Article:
A  check valve, also known as a non-return or one-way valve, is a mechanical device that allows a gas or liquid to flow freely in one direction while preventing reverse flow in the opposite direction. The direction in which the fluid or gas can flow is called the free flow direction; the direction in which fluid is prevented from flowing is the checked or non-return direction.

Check valves are found in common household items. For example, when a raft or air mattress is inflated, the check valve allows air in and prevents its escape until a release is activated. Irrigation systems also use check valves – they allow water to spray out of the sprinkler head and prevent mud and rainwater from flowing back into pipes.

The purpose of a check valve in an application will determine some design parameters. Generally, check valve functions can be divided into three categories, and it is important to select the correct check valve to ensure proper functionality during system operation:

Non-return check valve: These allow flow in one direction with minimal pressure loss and prevent flow in the opposite direction,

with a common application being in pump inlet and outlet ports. One check valve placed at the pump inlet allows fluid to flow from the desired source; and a second located at the outlet allows the pump to dispense fluid.

Vent check valve: These are designed to open and prevent pressure build-up in a system, while preventing flow in the checked, or non-return, direction. In a vehicle fuel tank, for example, gasoline volume expands as it warms and contracts as it cools. As the volume of gasoline increases, air must exit the tank to alleviate the change in pressure. A check valve vents air when pressure increases, preventing damage within the tank and to connected components. It also prevents debris and moisture from getting into the tank.

Fill and drain valve: These permit fluid to flow into a system and prevent it escaping once filled. Fill and drain valves are commonly found near the tank of any hydraulic or pneumatic system. If the system needs maintenance or will be retired, safety precautions may require depressurisation of the charged system. The check valves used to fill the system may be piloted open, mechanically or manually, to drain the system fluid.



Check valves are available in a variety of configurations. Common configurations feature a ball bearing, poppet, disc, or other seal held against a seat when pressure is in the checked direction. In many cases the seal will be biased into the position against the valve seat by a lightly loaded, compressed spring. The combination of these components creates the internal seal used to prevent ow in the checked direction.

There are many configurations for the internal ow path of spring-loaded check valves. For example, the fluid may flow axially between the ball or poppet and the interior of the valve housing; or it may ow through passages within a poppet down through the centre of the valve. Alternatively, some valve configurations allow flow to exit at 90 degrees relative to the valve inlet.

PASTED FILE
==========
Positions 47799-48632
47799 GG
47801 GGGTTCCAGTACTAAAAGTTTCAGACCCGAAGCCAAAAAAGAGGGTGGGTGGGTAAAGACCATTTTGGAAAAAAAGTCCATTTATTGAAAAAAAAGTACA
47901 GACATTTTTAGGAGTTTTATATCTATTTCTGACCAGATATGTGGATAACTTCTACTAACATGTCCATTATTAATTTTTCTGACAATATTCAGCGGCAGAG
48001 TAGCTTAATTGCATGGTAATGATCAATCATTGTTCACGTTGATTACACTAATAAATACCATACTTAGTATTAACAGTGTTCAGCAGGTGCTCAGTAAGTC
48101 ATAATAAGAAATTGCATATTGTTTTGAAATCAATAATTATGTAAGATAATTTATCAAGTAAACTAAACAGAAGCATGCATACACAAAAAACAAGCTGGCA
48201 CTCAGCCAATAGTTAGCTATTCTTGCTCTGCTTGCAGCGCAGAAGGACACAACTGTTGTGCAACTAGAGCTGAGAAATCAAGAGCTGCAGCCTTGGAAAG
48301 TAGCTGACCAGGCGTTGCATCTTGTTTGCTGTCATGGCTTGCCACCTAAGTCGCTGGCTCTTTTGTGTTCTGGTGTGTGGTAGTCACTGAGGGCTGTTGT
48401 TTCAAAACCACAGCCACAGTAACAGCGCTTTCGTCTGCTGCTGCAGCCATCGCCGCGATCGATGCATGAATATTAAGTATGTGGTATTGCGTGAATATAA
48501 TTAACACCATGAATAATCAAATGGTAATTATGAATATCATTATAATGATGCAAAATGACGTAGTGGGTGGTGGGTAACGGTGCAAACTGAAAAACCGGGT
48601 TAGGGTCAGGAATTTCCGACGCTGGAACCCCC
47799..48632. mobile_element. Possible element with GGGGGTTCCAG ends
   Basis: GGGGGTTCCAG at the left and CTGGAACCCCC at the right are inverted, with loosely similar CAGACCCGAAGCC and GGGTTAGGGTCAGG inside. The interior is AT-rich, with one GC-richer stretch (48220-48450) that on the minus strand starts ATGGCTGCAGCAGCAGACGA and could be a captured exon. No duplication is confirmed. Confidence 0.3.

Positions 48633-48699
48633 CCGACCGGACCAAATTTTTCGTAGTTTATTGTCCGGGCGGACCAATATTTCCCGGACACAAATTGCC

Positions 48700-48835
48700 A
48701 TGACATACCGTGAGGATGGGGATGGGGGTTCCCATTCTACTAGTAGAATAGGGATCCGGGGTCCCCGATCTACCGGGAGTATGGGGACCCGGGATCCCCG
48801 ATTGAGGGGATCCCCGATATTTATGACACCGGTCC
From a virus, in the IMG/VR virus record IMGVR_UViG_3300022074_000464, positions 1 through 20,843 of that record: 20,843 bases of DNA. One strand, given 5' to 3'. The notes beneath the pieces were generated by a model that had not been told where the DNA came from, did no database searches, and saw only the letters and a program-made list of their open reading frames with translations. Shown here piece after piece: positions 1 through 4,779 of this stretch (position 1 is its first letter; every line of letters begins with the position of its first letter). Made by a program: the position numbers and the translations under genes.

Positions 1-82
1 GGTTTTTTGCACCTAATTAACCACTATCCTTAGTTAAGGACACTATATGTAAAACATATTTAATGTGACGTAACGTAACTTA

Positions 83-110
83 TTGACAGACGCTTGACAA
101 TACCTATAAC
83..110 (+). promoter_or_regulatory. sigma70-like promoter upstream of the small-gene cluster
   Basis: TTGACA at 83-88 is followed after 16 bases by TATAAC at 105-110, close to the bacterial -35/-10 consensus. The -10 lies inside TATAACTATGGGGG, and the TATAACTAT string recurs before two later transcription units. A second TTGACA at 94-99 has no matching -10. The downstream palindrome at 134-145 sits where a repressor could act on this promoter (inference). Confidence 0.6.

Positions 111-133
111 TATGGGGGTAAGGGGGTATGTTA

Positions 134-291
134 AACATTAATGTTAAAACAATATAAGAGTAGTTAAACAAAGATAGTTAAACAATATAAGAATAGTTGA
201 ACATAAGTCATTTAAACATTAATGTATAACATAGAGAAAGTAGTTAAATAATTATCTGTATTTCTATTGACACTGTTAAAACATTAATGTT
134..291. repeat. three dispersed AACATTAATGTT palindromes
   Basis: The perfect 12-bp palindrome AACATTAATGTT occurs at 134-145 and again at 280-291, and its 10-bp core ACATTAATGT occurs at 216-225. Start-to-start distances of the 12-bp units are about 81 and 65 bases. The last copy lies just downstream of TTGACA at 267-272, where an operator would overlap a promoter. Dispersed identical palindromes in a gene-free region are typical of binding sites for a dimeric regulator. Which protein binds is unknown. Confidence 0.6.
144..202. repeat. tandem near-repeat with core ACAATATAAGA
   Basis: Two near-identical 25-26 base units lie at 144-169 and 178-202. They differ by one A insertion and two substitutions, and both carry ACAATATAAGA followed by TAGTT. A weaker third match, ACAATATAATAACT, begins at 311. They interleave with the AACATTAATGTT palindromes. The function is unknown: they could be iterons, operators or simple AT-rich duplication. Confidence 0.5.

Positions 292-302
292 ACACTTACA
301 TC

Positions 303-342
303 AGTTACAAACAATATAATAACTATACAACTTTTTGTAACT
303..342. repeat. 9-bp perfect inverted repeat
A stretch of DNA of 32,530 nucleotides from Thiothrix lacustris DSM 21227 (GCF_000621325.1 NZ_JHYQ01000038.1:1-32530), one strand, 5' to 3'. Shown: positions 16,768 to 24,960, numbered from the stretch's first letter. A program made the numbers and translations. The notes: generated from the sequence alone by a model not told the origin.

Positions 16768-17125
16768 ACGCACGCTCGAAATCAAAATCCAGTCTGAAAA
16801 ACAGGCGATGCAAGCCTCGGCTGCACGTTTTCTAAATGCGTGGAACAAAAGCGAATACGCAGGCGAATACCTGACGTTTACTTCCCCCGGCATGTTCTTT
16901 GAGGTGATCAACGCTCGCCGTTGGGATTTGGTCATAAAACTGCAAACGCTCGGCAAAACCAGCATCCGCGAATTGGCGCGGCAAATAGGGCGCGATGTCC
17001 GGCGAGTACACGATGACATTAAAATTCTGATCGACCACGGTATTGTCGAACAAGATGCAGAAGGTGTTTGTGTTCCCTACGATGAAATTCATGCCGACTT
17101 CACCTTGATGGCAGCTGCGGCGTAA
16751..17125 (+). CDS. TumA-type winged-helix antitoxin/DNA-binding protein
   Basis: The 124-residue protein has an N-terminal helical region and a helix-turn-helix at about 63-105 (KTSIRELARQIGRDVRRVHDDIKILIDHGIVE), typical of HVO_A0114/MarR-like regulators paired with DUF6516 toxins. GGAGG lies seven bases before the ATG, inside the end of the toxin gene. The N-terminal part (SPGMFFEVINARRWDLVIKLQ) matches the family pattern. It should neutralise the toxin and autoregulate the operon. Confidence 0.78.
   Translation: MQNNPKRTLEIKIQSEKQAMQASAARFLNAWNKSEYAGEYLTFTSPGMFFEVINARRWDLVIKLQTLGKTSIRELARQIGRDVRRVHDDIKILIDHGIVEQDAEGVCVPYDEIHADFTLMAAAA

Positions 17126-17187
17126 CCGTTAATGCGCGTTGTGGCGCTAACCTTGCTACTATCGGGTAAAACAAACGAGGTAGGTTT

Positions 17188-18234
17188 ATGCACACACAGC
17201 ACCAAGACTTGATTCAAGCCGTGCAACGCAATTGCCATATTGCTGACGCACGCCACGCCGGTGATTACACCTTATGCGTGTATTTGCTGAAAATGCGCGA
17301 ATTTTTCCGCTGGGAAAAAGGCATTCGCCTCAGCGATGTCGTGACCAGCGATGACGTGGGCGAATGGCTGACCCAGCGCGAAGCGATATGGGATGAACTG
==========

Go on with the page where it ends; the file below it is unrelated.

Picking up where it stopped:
In low-pressure applications, a check valve may utilise a flexible material to control ow based on pressure conditions. The material may act as a basic diaphragm or in a duckbill configuration.

In high-flow hydraulic applications, butterfly and swing check valves are common. These valves use large, at metal doors attached to a housing that causes them to open with flow in one direction and shut in the checked direction.

If the application requires flow in the checked direction under certain conditions, the check valve may include additional features to force it open against pressure. Some check valves may include a feature that allows them to be manually piloted. Alternatively, one common configuration for hydraulic systems is a pilot-operated check valve. This is generally a three-port design in which the third port is connected to a pilot piston within the valve. Pressure is applied to this pilot port, and the pilot piston presses against the poppet to allow flow in the checked direction. When pressure is removed from the pilot port, the check valve will reseat and return to preventing flow in the checked direction.

There are several factors that must be considered to ensure the proper operation of a check valve within a system: system pressures, flow rate; leakage; cracking pressure; materials; and envelope. In addition, a number of environmental factors will impact the design of a check valve – such as operating fluid, operating life, temperature, external pressures, etc.

After determining the required performance characteristics of a check valve, it is critical to identify other variables that will influence the valve’s performance. The internal and external environment of the system will affect the valve’s performance in a variety of ways, impacting every aspect of its functionality and limiting options for the valve’s construction. When designing a valve, the following aspects of the system and environment must be considered: operating fluid; operating life; temperature; external pressures; vibration, shock and G-forces; and cleanliness.

Many industry associations have documented recommendations or requirements for the validation and verification of check valve performance to ensure safety within a specific system. Compliance to these specifications is usually required by governing bodies and passed down to suppliers of systems and components. When selecting a check valve, it is important to ensure it meets the industry standards required for the application.

The full guide is available in PDF format from The Lee Company: www.theleeco.com/resources/ebooks/an-engineers-guide-to-selecting-a-check-valve/

Lee Products      www.leeproducts.co.uk